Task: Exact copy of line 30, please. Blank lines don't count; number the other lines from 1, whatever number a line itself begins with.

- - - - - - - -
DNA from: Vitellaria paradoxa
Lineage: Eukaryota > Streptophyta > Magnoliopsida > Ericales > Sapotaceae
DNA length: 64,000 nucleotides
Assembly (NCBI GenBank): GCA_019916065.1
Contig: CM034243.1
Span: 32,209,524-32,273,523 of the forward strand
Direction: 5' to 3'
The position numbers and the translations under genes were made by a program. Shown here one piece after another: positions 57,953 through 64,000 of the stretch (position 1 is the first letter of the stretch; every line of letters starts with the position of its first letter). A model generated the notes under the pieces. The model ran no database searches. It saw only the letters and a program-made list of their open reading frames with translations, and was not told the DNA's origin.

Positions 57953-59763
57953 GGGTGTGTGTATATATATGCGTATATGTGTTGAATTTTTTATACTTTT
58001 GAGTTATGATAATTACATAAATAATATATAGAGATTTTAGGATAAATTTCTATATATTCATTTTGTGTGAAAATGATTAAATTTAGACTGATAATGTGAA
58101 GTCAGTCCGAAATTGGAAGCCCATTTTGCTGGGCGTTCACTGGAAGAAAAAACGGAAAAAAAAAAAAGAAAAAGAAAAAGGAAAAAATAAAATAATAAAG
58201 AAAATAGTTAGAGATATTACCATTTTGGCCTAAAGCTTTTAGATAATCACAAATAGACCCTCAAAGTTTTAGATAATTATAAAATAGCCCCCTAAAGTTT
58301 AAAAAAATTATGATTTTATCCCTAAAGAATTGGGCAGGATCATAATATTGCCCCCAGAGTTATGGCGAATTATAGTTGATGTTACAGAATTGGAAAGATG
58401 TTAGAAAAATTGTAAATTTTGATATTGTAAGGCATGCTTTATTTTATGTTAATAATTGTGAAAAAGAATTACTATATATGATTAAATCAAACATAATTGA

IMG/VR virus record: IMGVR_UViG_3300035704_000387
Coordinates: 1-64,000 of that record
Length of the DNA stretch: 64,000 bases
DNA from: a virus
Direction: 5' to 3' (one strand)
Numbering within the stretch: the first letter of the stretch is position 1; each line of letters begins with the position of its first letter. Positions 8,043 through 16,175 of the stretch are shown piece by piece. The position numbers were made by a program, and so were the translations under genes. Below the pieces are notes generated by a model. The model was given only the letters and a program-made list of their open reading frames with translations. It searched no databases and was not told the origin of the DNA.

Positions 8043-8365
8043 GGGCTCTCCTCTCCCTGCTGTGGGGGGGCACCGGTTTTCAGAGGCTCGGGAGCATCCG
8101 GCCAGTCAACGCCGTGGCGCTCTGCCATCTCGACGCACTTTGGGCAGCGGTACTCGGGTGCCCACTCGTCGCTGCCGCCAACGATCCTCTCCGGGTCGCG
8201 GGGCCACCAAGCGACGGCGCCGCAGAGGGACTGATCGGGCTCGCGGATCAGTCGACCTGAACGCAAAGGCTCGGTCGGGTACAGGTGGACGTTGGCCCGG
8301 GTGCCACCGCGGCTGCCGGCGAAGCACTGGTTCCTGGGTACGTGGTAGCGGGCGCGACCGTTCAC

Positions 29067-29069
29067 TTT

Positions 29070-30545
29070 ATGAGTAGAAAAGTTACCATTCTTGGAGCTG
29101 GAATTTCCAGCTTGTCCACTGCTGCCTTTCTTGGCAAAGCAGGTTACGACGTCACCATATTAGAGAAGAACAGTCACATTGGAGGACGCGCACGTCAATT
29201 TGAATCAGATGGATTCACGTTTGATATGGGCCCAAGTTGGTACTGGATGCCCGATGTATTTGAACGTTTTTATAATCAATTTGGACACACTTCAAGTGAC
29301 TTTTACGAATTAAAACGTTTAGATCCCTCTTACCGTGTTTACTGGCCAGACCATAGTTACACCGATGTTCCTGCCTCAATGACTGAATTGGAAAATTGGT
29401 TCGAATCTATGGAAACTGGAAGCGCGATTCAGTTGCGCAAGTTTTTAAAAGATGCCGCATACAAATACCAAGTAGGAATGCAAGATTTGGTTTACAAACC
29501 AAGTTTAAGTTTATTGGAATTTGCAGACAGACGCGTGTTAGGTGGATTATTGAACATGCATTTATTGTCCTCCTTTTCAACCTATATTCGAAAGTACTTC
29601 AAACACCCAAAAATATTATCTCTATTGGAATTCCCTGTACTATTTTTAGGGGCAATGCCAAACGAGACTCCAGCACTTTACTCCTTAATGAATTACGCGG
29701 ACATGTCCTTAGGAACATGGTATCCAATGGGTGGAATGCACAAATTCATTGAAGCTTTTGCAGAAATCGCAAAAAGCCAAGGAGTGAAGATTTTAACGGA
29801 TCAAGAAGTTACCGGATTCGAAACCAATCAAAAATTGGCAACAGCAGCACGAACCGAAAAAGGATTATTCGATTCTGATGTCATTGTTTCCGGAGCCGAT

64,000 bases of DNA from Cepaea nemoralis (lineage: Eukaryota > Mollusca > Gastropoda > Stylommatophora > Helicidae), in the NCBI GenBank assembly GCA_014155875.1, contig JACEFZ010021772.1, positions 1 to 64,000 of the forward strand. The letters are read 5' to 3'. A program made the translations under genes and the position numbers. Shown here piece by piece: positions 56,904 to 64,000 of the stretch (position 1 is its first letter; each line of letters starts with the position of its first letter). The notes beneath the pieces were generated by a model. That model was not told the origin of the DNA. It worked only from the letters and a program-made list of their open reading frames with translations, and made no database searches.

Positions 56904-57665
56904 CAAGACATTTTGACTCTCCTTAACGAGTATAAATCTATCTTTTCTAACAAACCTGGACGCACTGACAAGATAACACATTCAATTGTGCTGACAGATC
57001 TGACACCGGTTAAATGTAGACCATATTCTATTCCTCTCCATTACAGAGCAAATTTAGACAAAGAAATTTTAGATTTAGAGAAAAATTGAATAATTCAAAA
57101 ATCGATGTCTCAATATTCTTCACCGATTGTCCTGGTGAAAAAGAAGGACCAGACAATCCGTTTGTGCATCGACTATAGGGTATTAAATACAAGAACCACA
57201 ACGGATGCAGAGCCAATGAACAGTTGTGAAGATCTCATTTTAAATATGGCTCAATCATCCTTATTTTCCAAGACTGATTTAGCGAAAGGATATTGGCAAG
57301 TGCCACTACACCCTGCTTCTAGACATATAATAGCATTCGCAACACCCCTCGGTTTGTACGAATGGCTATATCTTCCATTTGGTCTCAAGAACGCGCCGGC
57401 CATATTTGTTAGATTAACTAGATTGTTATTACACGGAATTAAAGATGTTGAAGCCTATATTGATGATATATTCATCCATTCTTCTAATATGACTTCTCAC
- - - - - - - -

29070 ATGAGTAGAAAAGTTACCATTCTTGGAGCTG